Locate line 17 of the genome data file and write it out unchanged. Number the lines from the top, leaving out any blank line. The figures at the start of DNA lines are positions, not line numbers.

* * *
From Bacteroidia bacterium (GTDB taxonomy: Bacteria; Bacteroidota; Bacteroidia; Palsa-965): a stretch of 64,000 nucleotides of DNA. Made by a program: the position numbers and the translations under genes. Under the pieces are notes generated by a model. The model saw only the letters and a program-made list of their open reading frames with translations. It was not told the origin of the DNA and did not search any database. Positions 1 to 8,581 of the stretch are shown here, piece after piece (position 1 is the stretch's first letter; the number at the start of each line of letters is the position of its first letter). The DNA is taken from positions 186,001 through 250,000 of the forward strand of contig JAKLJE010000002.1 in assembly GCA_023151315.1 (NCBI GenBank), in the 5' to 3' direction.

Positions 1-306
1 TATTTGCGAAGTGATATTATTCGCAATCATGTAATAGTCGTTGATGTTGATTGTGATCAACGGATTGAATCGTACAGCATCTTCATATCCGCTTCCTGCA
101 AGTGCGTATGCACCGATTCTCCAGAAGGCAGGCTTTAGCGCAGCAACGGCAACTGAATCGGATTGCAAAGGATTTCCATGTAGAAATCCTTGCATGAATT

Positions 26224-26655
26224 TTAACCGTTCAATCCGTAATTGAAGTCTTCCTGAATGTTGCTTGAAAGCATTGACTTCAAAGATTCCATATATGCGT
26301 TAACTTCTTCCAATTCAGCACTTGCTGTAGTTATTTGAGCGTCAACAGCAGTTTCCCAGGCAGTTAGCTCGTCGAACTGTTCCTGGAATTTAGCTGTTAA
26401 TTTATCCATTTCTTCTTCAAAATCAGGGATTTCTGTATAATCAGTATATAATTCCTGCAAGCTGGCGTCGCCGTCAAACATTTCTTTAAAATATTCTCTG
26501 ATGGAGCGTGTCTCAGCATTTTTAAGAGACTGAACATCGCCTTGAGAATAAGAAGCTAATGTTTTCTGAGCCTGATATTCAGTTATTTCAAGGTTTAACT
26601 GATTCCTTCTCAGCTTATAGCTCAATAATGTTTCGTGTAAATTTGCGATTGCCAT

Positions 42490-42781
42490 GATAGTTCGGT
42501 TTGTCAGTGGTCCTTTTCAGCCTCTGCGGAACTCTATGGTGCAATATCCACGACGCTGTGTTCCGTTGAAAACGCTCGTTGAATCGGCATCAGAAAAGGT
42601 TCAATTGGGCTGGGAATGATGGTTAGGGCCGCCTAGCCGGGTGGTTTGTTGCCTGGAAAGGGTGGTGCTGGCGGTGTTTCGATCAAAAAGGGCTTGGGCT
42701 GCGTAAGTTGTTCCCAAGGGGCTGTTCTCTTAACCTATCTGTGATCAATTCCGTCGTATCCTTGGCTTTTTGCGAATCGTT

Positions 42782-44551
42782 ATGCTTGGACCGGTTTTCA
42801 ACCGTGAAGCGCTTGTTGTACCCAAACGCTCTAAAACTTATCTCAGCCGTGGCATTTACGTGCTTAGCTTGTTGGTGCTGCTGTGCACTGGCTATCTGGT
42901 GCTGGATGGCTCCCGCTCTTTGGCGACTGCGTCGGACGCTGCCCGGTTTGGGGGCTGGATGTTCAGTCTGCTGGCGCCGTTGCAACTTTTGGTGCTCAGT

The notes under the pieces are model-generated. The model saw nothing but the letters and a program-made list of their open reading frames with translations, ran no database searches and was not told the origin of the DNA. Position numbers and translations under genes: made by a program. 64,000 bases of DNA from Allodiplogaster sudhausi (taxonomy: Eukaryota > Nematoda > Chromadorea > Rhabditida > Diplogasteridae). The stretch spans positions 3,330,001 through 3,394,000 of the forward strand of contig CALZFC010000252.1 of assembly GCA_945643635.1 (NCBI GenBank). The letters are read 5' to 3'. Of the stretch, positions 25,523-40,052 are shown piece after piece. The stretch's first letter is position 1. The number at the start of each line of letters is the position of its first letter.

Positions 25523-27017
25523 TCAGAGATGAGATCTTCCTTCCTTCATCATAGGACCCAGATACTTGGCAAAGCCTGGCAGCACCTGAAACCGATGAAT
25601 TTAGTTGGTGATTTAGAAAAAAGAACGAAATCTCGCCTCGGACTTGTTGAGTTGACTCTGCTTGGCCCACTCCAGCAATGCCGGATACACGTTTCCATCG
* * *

42782 ATGCTTGGACCGGTTTTCA